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Henry Luce, an inﬂuential American publisher, helped transform journalism and the reading habits of upscale Americans. He founded the pictorial Life magazine, which launched on November 23, 1936. Life was a picture magazine of politics, culture and society that dominated American visual perceptions in the era before television. Luce was convinced that pictures could tell a story instead of just illustrating text. The ﬁrst issue of Life, which was sold for ten cents and 380,000 copies, featured ﬁve pages of Alfred Eisenstaedt’s pictures. During a time when American was in the midst of the Great Depression and the world was headed toward war, Life magazine was connecting the world one issue at a time. The photo magazine gave as much space and importance to pictures as to words. The text was condensed into captions for 50 pages of pictures in 1936. The quality of the paper was high, and only cost readers a dime. Four months after the ﬁrst issue, the magazine’s circulation skyrocketed to more than one million copies per week. The location of Life magazine was at 19 West 31st Street. It moved to editorial ofﬁces at 9 Rockefeller Plaza. From 1936 to the mid 1960’s, Life magazine was in its “hayday.” The magazine became archly conservative, and attacked organized labor and trade unions. Life was pro-American and backed the war effort each week. The magazine brought World War II home to Americans and was so iconic that it was imitated in enemy propaganda using contrasting images of Life and Death. In May of 1950 the council of ministers in Cairo banned Life from Egypt, forever due to offensive article on King Farouk. Also in the 50’s, Life’s motto became “To see Life; see the world." In May 1959 it announced plans to reduce its regular newsstand price to 19 cents a copy from 25 cents. With the increase in television sales and viewership, interest in news magazines was gradually decreasing. The celebrity and movie stars of 1960’s (President John F. Kennedy and family, Elizabeth Taylor, and Richard Burton) ﬁlled the magazine. The interest of LSD in the mass media was shown in articles in the late 60’s. In March 1967 Life won the 1967 National Magazine Award. However, in 1971, shrinking advertising revenues were causing Life to reduce its circulation from 8.5 million to 7 million. Within a year, Life cut its circulation from 7 million to 5.5 million beginning with the January 14, 1972, issue, publisher Gary Valk announced. From 1972 to 1978, Life published Special Reports including “The Year in Pictures” and “Remarkable American Women,” with copies selling at $2. Life was not losing money, but its costs were rising faster than its proﬁts. In 1978, Life re-emerged as a monthly, and with this resurrection came a new, modiﬁed logo. The magazine sustained for the next 22 years as a moderately successful general interest news features magazine. The cover price in 1986 was $2.50. In early 1993, the magazine announced it would be printed on smaller pages with the original logo. According to Wikipedia, Life reduced its advertising prices by 35 percent to make the publication more appealing to advertisers. It also reduced its circulation to 1.5 million copies instead of 1.7 million. As we entered the 21st Century, Life magazine was ceased by Time Inc with the last issue in May 1999. Since 1960’s, the change in the magazine was caused by the introduction of television and thus more readers transforming into viewers. Time Inc. executives said a key reason for closing the title in 2000 was to divert resources to the company’s other magazine launches that year, such as Real Simple. It’s parent company released Times Mirror magazines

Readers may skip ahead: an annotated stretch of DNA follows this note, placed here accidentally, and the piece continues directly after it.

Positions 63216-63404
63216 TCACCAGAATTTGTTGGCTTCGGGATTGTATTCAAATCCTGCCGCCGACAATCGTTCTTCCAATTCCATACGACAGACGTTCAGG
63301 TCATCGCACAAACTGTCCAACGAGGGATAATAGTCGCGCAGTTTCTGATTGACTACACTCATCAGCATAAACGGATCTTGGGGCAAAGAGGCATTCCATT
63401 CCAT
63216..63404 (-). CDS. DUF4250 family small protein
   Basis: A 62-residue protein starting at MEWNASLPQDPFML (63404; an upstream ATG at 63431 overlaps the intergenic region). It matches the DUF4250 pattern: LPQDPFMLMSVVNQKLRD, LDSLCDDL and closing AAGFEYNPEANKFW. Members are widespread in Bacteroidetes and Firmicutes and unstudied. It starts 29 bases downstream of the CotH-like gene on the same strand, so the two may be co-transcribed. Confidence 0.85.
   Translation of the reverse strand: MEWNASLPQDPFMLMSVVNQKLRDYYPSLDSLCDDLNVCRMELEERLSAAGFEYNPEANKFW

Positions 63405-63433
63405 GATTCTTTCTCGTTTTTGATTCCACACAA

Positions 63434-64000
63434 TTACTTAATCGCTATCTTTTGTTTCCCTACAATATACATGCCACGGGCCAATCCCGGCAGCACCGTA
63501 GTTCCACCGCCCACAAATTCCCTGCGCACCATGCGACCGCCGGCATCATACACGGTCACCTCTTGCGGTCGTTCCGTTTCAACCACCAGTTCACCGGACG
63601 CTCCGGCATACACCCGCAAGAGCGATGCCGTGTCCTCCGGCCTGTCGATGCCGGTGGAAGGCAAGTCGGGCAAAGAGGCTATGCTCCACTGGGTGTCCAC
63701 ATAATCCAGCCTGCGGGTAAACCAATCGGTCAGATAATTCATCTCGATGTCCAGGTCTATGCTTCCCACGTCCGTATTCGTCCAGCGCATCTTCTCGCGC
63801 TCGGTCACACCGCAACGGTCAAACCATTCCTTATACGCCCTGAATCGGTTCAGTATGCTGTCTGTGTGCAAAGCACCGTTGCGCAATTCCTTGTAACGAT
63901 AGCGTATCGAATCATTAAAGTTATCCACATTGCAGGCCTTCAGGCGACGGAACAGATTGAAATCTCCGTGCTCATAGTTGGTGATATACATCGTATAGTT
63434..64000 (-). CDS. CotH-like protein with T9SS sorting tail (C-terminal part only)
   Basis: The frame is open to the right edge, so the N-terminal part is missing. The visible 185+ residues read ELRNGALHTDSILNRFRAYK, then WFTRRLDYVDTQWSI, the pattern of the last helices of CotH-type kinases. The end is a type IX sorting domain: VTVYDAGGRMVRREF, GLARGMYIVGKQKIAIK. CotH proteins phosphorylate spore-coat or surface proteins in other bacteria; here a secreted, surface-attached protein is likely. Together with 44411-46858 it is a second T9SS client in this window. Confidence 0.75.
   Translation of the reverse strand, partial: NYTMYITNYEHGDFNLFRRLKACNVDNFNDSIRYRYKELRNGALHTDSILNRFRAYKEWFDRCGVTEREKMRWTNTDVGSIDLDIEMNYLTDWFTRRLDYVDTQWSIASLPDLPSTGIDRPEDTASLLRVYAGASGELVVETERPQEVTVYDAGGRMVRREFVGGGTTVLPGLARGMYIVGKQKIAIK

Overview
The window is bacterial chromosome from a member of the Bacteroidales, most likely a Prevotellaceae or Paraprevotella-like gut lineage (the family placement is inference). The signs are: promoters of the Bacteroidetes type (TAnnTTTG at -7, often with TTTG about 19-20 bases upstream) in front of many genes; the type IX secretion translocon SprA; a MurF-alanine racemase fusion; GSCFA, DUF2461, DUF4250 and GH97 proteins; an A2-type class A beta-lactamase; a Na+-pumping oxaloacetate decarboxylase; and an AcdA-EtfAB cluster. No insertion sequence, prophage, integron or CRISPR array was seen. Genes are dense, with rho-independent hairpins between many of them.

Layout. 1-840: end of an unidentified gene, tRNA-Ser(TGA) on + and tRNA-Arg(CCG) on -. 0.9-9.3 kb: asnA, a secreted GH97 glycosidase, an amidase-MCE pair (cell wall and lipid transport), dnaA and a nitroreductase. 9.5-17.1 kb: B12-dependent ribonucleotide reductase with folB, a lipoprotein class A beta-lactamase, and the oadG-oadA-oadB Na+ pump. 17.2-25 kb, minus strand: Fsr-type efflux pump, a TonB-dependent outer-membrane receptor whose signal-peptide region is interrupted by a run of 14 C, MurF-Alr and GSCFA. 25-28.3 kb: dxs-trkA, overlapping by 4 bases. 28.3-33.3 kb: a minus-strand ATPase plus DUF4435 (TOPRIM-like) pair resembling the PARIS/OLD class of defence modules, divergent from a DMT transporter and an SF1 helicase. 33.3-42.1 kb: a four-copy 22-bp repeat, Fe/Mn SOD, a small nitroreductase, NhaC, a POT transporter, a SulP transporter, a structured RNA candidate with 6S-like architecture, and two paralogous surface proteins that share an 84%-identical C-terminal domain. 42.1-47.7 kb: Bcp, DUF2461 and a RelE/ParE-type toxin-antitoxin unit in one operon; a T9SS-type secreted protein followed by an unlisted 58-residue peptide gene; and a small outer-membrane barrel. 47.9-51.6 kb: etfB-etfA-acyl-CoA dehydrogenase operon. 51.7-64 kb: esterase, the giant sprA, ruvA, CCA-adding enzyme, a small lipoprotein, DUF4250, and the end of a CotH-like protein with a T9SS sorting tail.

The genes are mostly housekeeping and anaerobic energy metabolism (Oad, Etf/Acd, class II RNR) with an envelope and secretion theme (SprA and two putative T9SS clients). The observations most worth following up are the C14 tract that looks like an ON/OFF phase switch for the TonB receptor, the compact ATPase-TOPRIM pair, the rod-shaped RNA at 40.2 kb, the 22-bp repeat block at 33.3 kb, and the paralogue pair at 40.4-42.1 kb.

that included Golf, Ski, Skiing, Field & Stream, and Yachting. As of October 2004, Life resumed to a weekly publication as a free supplement to U.S. newspapers. Its main competitors included Parade and USA Weekend. The new motto is “America’s Weekend Magazine” underneath the same logo advertising. Newspapers that carry Life include the Washington Post, New York Daily News, Los Angeles Times, Chicago Tribune, Denver Post, and St. Louis Post-Dispatch. Unfortunately, only three years later, Time Inc. announced it would fold the magazine as of April 20, 2007 but keep its website open to loyal readers. For the future of Life magazine and its content, I project that future generations will be using the Google image search and the Life archive as a resource to the photographs that were featured in the actual magazine publications. (Even some photographs that were never published are available.) Also, Google Book Search includes the main issues from 1936-1972. The website, www.life.com is user-friendly and attractive advertising. The magazine’s photography on the website is artistically expressive and a gateway into the realism of American culture.
Sources: http://en.wikipedia.org/wiki/Life_%28magazine%29#The_photojournalism_magazine http://www.life.com/